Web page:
I can't imagine going thru this! This man must have the patience of a saint! No way I'd pay my twin's outstanding ticket because the state couldn't get it straight in the system! I'd seriously be getting an attorney at the least and suing to get best all of the lost fees and such he's paid out trying to get this resolved since he's been having to "fix it" every year and they keep messing it up over and over again, and now they dare threaten to put him in jail for it?!? I would throw a hissy fit!! ~~~~~~~~~~~~~~~~~~~~~~~~~~~~~~~~~~~~~~~~~~~~~~~~~~~~~~~~~ "A judge threatened a man with arrest if he didn't pay twin's 17-year-old traffic tix ~~~~~~~~~~~~~~~~~~~~~~~~~~~~~~~~~~~~~~~~~~~~~~~~~~~~~~~~~ SINCE NOVEMBER, Edward Stanley Harris has been paying Philadelphia Traffic Court $100 per month on a bill of $1,811.50 for tickets issued 17 years ago - which the court has admitted aren't even his. He's paying them off because, he says, a Traffic Court judge said he'd arrest him if he didn't. Harris, a producer at CN8 Sports, has never been inside a prison cell, and he'd like to keep it that way. So he's writing those monthly checks to Traffic Court. But he says it's not fair. Gee, ya think? This guy's story is one of the wackiest ones I've ever heard, with twists, turns, infuriating judges and - wait for it - a long-lost twin. If this weren't Philly, you'd assume Harris made up his story. Alas, this is Philly. It all started on Aug. 8, 1967, when Edward Stanley Harris and his twin brother, Edwin Shelby Harris, were born. Some might question the wisdom of a mother giving her twin sons, who share the same birth date and home address, such similar names. At least the kids weren't identical. All was well until the period between October 1990 and May 1991, when Edwin received eight traffic tickets, on three separate occasions, for moving violations. In September 1991, Edwin pleaded guilty in Traffic Court to the violations and was ordered to pay $1,501. Edwin never paid. Over the next 17 years, he fell on hard times, drifted South and stayed in touch with Edward only sporadically. In the fall of 1992, PennDOT's driver-licensing bureau notified Edward that his license would be suspended for nonpayment of tickets. Realizing that PennDOT had confused him with his twin, Edward went to Philadelphia Traffic Court to straighten things out. The court wrote PennDOT, confirming that the tickets belonged to Edwin, not Edward. Thankfully, PennDOT withdrew the suspension threat. Nonetheless, between November 1992 and June 2007, the routine repeated itself, like a scene from "Groundhog Day": Every year or so, PennDOT re-discovered those same, unpaid tickets of Edwin's, decided they belonged to Edward, and threatened to suspend Edward's license. Each time, Edward returned to Traffic Court, and the suspension threat got lifted. So Edward assumed the same annoying scenario would repeat itself last Nov. 21, when he took his latest license-suspension notice before Traffic Court Judge Willie Adams. According to Edward, Adams wouldn't listen to his saga or review the copious paperwork that Edward supplied to support his innocence. Instead, Adams ordered Edward to pay off the tickets - the costs, with fees, had grown to $1,811.50 - at a rate of $100 a month. Edward filed a petition to appeal the decision but also started paying the monthly fee, since, he said, Adams threatened an arrest if he didn't. Last Thursday, during Edward's appeal hearing at the Criminal Justice Center, the payment order against him was withdrawn. The sympathetic clerk there suggested that Edward go to Traffic Court to get his money back, as it's the only entity that can straighten things out. And "Groundhog Day" began again. OK, so it's understandable that PennDOT confused Edward and Edwin the first time. The guys share similar first names, and their middle initials, last name and birth dates are identical. They even shared the same address back in 1991, when they lived at home with their mom. But there's no excuse for PennDOT's incompetence since then, nor Traffic Court's. As for Judge Adams, his actions are just baffling. "I am very, very pissed," says Edward, now 40, who estimates that, over the last 17 years, he has made 20 trips to Traffic Court and has lost close to $3,000 in court fees and missed time from work. "This could be solved if someone felt like fixing it," says Edward, who also has asked City Council members for help, to no avail. "I can't get anyone to care. My biggest fear is that I'll be pulled over for a broken taillight and someone will say my license is suspended and I'll lose my job," which routinely requires him to drive CN8 vehicles. A staff person for Traffic Court's administrative judge, Bernice DeAngelis, said 10 days ago that the judge would look into Edward's plight. But despite my repeated calls to DeAngelis last week, only silence has come from her 8th and Spring Garden locale. Nor could I reach Edward's brother, Edwin, at his last known phone number, to ask if he plans to pay off those old tickets any time soon. Y'know, given the nonsense they've caused his twin. Then again, PennDOT and Philadelphia Traffic Court have had 17 years to fix this for Edward. Instead they keep going after him like he's his brother's keeper. Or his brother's ATM. "The people in Traffic Court do their best, but PennDOT is a bloodless bureaucracy, devoid of compassion," says Norristown lawyer and driver's-license expert Basil Beck III, whom I called for advice on Edward's behalf. "This guy needs a lawyer." And a big, fat apology. http://www.philly.com/philly/hp/news_update/20080204_Ronnie_Polaneczky__Oh__brother_.html ~~~~~~~~~~~~~~~~~~~~~~~~~~~~~~~~~~~~~~~~~~~~~~~~~~~~~~~~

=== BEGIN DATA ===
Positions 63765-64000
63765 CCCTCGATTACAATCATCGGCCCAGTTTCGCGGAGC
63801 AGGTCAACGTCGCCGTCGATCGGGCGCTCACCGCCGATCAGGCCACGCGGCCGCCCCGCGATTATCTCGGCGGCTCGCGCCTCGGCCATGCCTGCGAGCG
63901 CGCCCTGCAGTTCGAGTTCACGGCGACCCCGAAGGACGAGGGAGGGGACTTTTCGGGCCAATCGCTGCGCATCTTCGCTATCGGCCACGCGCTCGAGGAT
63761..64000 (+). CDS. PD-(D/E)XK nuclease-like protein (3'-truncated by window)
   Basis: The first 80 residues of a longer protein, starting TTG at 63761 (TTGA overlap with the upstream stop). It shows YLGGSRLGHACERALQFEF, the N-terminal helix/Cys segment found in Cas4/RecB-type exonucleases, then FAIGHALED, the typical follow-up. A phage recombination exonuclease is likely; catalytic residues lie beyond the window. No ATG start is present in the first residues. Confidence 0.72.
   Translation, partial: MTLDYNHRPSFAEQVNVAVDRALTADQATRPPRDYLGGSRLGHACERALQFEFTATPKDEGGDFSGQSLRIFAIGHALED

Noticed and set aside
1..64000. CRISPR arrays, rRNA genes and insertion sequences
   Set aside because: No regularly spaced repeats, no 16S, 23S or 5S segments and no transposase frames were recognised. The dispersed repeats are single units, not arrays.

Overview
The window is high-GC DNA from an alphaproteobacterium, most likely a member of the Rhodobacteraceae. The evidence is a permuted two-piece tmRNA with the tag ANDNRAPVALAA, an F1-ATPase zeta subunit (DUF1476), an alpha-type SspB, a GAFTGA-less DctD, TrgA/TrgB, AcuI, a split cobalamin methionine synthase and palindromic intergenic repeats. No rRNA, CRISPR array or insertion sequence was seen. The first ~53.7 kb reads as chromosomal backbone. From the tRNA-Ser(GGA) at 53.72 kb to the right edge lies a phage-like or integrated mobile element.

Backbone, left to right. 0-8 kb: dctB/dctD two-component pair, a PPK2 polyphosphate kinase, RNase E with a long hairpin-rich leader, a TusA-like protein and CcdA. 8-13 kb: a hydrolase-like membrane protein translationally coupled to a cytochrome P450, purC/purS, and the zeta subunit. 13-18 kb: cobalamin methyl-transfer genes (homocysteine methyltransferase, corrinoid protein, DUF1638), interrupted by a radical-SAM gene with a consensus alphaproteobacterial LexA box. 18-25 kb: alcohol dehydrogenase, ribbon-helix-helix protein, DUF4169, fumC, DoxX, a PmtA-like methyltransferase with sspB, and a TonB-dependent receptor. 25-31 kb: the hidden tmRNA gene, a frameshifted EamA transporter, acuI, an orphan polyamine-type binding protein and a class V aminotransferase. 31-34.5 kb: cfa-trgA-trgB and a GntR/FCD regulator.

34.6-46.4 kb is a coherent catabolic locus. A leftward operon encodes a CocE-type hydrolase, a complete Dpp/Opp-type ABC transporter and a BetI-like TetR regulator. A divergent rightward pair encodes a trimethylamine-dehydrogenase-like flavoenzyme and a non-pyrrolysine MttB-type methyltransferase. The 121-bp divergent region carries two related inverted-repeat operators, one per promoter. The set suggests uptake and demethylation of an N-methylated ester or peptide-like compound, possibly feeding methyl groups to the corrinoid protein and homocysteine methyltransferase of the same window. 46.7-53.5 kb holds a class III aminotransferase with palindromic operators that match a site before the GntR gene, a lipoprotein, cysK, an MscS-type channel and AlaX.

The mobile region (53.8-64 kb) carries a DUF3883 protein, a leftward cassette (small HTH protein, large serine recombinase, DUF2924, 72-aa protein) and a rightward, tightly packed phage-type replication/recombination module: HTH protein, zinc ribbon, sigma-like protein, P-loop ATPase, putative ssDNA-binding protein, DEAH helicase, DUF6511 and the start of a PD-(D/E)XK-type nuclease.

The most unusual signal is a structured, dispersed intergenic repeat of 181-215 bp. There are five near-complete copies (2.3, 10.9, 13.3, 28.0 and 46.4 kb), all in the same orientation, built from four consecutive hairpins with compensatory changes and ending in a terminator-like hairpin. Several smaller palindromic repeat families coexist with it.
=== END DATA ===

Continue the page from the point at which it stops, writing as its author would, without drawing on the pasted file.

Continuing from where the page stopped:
• United States